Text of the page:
Take Your Coaching From Superficial to Sublime

“Employees don’t have clarity around their career aspirations or drivers of job satisfaction.” BlessingWhite’s January 2013 Employee Engagement Update Report.

If you have read my book, “The Cycle of Transformation,” you know that I’m a proponent of Managers (Leader Coaches), playing an important role in employees developing the necessary clarity to focus their talent, values, and calling in the best possible direction for both the individual and the organization.

Too often today’s coaching tasks are treated like a left-brain activity, whereby managers ask a series of rote questions such as, what are your career goals, or, where do you see yourself in five years. If you recognize yourself in this example, please don’t take offense, because clearly asking these types of questions is leaps and bounds better than not caring about what others hope to accomplish.

Before setting career goals, it’s important to step back and explore the special essence that makes up each incredibly unique individual.

Talent: I’ve used Gallup Strength Finders for many years. According to Gallup, talents are innate, in the same way the Myers Briggs Type Indicator is innate; we are born with it. My top five strengths are Activator, Strategic, Futuristic, Learner, and Relator. I’ve taken the online assessment twice and you can too by purchasing the book, Now Discover your Strengths, or going to the Gallup website. The work I do is aligned well with my talents. As an organizational systems consultant, I find it deeply satisfying to look out into the future and paint a picture of possibilities. My learner is drawn in to the process of discovery so that my strategic can get busy sorting through the clutter to find the best route. My activator is impatient for action, giving me a lot of push energy. Thankfully my relator isn’t happy unless I’m deepening relationships and making them more real and intimate (which I also believe to be an advantage in my work as a coach).

Questions to help uncover talents:

  • What are you naturally good at?
  • How does that relate to current work tasks?
  • Which of your natural strengths are not present in your work today?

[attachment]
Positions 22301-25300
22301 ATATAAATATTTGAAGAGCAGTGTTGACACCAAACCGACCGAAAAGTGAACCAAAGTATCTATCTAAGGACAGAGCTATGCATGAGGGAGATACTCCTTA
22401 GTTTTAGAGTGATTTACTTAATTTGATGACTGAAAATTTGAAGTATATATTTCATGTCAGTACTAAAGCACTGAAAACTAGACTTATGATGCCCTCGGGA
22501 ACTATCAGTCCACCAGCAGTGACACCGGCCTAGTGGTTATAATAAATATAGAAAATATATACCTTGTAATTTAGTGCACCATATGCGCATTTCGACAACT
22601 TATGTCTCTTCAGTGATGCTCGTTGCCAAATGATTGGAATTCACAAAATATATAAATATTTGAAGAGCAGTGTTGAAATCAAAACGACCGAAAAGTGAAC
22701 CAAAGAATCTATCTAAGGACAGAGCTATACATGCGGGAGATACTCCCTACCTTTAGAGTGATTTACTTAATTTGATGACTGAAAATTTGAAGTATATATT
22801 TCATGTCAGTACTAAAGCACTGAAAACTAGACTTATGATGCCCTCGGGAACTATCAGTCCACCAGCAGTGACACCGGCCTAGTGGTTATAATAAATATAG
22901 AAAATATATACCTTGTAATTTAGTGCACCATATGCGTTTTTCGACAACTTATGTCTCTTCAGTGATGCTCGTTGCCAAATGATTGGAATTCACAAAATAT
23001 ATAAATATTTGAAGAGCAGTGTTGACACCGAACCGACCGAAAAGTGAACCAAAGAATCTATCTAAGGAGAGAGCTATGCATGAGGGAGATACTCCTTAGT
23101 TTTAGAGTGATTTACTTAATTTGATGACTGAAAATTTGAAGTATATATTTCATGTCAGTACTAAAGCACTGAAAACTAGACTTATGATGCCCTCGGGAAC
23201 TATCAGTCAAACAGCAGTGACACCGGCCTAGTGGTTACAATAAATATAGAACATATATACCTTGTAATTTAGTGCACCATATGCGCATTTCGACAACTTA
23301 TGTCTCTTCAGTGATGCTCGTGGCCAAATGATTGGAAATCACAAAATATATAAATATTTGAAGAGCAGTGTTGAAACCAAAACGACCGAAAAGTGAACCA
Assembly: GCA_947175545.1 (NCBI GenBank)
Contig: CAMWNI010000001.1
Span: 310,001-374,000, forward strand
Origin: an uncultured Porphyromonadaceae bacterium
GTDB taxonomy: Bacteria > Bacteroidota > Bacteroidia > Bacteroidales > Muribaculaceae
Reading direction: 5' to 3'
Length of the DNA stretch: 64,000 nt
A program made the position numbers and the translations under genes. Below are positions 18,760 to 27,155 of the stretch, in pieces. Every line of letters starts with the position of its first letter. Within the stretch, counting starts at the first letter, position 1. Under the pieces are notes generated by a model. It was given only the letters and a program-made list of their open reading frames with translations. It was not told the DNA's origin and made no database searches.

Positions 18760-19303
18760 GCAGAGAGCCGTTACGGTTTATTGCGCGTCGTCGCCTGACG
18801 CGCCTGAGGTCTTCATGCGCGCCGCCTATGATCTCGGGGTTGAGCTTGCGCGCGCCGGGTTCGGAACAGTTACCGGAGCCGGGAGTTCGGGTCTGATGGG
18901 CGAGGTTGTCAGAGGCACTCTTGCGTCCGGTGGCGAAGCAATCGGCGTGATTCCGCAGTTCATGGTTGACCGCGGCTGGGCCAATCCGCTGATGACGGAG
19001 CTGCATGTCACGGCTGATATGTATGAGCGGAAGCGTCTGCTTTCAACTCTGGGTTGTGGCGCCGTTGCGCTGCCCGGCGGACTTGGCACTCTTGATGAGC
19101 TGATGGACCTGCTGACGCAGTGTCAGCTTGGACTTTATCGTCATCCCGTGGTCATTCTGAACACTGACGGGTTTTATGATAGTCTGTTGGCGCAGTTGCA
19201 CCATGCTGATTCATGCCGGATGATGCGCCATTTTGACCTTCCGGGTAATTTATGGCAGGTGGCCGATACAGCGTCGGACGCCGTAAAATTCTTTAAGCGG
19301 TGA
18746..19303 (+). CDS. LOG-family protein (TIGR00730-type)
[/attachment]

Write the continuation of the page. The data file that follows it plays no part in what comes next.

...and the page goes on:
• What work would allow you to more fully express your talents?
  • What talent are you over using? Under using?

Values: What is most important to us, our values, are anchored deep and are the must-haves for us to truly thrive. Creative freedom is one of my core values. I get to have it when I’m writing, or designing content, or developing a marketing strategy. I know it is one of my primaries because I need it to be a part of my life no matter what, like oxygen. When I wrote my book, I took my business to a four-day work-week for nearly a year. There was a financial impact in making that decision, but I had to do it.

Questions to help uncover values:

  • Tell me about the work tasks that you most enjoy? The ones you only tolerate.
  • What do you like best about your current position? Least?
  • What is the best job you ever had? Why?
  • Tell me what your ideal job looks like. What makes it ideal?
  • Describe a perfect work day.

Calling: I was having coffee with an old friend last week, and we were talking about things that happen in our lives that are traumatic, can become a calling, as we make our way through the healing process. For me it is about trying to take something difficult and use it for good. It’s a form of transcendence. I’m not suggesting that everyone is called to use their unique talents, values, and vision through tragic circumstances, but if we listen we are always being called to connect what we have to offer with what’s needed now. If we listen deeply to ourselves, and the collective, we can see the next step we are being called to take.

I have been “called” due to life events many times. These events have shaped me to take a stand for transparency, honesty, connection, and hope. Whether it’s through non-profit work in youth leadership or as a systems worker in organizations, I am called to see the limitless possibilities that exist in individuals and teams when we honor and value how we are each so beautifully different, and yet the same.

Questions to help uncover Calling:

  • What gives you a sense of purpose at work?
  • What’s the difference you want to make here?
  • Describe what makes this work meaningful.
  • What cause are you involved with, or that you would you get involved with, regardless of money? What makes that compelling?
  • How can you translate that in to the workplace?
  • How might it impact your career planning?

For more information on how to unleash potential in the workplace, order a copy of my book…and check out this article on The One Solution to Many Common Organizational Challenges.

If you like this blog, I think you will like my book The Cycle of Transformation. Available now!
Deb Siverson is a seasoned executive coach, certified as a PCC through the International Coach Federation. If you want to schedule time to discuss how you or your organization can increase engagement by having a different conversation at work, contact us now.